Many aircraft are flying over Europe at any given time. Image from / Google Maps.

Many aircraft are flying over Europe at any given time. Image from / Google Maps.

Story written by Steve Fulton, Technical Fellow at GE Aviation and shared on

We are taught from a young age about the importance of working together.

’œThere’s no I in team’ was a common inspirational poster in my children’s classrooms and libraries. This is certainly still relevant to our lives today — in business, it is critical for groups to partner to address a common challenge. This mantra is especially applicable to aviation, as we must work together to make the most out of our increasingly congested skies.

With business and government leaders and even industry enthusiasts gathering in Le Bourget for the Paris Air Show last week, we were reminded of the importance of an efficient airspace system that can accommodate increased demand in interconnected air travel. The international airport that supported the influx of visitors from around the world was Charles de Gaulle Airport, located outside of Paris.  It is Europe’s second busiest airport and in 2011, the year of the previous Paris Air Show, the airport handled 514,059 aircraft movements and 60.97 million passengers.

Whether it’s to manage an increase in traffic to support a major event or to plan for steady global growth, stakeholders working as a team to create an efficient, interconnected sky — and a modern air traffic control system to effectively manage and improve it — will be critical to the success of the future of aviation.

In my last post, I mentioned SESAR (Single European Sky ATM Research), a collaborative initiative to reform the European airspace and unite all of the varying systems of its countries under a singular air traffic management program. With the Paris Air Show next week, I want to take a closer look at the challenges and benefits of managing a major international airspace like Europe.

The European airspace is a complex environment.  There are 39 member states in EUROCONTROL and over 60 en route air traffic control centers, many more terminal air traffic control areas and individual airport control towers.  All of this makes for a very complex and expensive air traffic management system for Europe.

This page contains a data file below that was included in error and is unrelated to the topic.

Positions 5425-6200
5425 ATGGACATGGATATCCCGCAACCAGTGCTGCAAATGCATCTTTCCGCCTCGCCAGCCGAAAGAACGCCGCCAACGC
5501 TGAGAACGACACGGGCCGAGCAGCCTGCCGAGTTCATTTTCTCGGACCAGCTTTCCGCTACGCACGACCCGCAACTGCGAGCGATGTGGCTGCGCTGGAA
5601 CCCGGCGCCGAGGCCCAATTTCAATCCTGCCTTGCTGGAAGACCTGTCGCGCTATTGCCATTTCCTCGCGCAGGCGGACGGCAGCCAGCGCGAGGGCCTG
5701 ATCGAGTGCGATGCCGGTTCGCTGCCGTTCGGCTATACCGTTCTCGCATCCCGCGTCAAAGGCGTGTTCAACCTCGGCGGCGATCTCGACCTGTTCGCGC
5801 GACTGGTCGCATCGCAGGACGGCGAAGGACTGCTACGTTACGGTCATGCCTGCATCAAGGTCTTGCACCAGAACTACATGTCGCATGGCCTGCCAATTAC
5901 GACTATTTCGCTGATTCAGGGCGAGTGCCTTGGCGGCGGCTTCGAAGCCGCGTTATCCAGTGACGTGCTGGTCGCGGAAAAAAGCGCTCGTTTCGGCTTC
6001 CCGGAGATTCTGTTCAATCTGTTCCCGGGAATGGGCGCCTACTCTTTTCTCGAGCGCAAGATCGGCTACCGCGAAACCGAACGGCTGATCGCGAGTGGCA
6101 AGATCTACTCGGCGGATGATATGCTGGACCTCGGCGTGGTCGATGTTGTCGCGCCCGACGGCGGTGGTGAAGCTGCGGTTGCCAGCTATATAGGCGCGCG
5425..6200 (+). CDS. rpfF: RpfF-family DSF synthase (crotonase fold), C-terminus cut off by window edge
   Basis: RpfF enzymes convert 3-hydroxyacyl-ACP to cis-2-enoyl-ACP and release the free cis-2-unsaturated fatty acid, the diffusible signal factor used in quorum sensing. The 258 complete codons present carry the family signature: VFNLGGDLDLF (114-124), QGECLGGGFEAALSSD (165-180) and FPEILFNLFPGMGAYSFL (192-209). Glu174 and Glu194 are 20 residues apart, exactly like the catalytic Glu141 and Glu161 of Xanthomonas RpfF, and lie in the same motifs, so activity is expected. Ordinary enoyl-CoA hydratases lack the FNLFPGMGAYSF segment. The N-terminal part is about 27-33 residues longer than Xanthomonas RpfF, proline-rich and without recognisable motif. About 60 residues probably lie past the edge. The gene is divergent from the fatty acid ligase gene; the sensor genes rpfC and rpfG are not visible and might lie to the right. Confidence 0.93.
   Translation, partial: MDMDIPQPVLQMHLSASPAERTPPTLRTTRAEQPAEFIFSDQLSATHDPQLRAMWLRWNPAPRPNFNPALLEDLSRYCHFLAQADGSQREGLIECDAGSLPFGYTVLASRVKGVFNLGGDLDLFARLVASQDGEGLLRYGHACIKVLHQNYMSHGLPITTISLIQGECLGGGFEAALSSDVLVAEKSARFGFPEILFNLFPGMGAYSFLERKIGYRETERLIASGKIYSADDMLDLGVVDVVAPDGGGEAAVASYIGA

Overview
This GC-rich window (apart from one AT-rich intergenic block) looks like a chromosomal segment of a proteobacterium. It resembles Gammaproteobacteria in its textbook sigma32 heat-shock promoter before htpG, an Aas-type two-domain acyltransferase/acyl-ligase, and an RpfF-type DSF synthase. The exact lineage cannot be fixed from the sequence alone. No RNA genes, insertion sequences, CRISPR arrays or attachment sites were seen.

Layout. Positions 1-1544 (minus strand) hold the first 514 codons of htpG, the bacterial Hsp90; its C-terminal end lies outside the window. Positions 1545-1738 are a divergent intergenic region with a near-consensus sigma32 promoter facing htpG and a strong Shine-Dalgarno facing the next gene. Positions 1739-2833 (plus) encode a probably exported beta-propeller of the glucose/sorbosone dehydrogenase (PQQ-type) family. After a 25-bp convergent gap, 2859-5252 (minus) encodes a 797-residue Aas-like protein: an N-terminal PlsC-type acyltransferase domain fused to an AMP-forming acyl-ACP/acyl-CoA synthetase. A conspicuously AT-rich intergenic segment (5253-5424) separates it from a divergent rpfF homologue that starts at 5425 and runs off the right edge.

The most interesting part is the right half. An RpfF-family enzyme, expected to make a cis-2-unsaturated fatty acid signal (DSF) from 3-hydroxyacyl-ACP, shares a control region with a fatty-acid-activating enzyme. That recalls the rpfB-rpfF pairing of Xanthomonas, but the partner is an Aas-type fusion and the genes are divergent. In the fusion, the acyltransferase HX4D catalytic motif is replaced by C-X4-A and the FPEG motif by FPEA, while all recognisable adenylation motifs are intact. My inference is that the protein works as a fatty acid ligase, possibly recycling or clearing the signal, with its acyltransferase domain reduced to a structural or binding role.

The European air traffic management system handles 26,000 flights daily and forecasts indicate air traffic levels are likely to double by 2020. In response to projected traffic levels and the dramatic growth in air travel witnessed over the last two decades, the European Commission took action in early 2000 to create a legislative framework to improve air traffic management in Europe.

The name of this initiative, ’œSingle European Sky,’ precisely defines its goals. By organizing the European airspace into blocks according to traffic flow rather than to national borders, SESAR is approaching European capacity and safety needs at a continental level, rather than at a national level. Its implementation will improve the overall efficiency of the European air transport system.

In addition to making airspace transitions seamless, another advantage of upgrading our skies in this digital age is the ability to capture and share the massive volume of data we generate. Flights crisscrossing Europe create so much great information we can use to improve operational and infrastructure efficiency in order to support future air travel demands.

Part of reforming airspace architecture through SESAR allows for the development of new technologies and procedures, including an ability to match air traffic demand with the available capacity.

We are working on similar projects here at GE Aviation as we develop Industrial Internet technologies ’“ products and services that will help drive a new level of productivity for the aviation industry.  Sharing common data made possible by the Industrial Internet allows us to learn more about how we are using our airspace, identify where improvements can be made and implement technologies to make the way we fly more efficient.

By working as a team and sharing system data we can improve operations, even for a complex and interconnected airspace like Europe, and create a more pleasurable and sustainable flying experience for all stakeholders. As someone who is simultaneously a pilot, a traveler and an engineer who works on continuing to improve modern flight, I think this is valuable for the future of aviation and the European airspace.

More about the author: Steve Fulton, Technical Fellow at GE Aviation. Steve has been nuts about airplanes for as long as he can remember, working in high school in the antique airplane restoration business and trading work time for flying time in a PT-17 Stearman and Piper J-3 Cub. In the years since, he has gone on to support testing and certification of airborne systems, earn a designation as a Flight Test Pilot for the FAA and fly numerous air transport aircraft.  As a Technical Fellow, Steve spends his time meeting with GE customers to interpret their needs and translate that into innovative products and services, and he is continually seeking new ways to improve the air transportation industry. Follow Steve on Twitter @captstevefulton.

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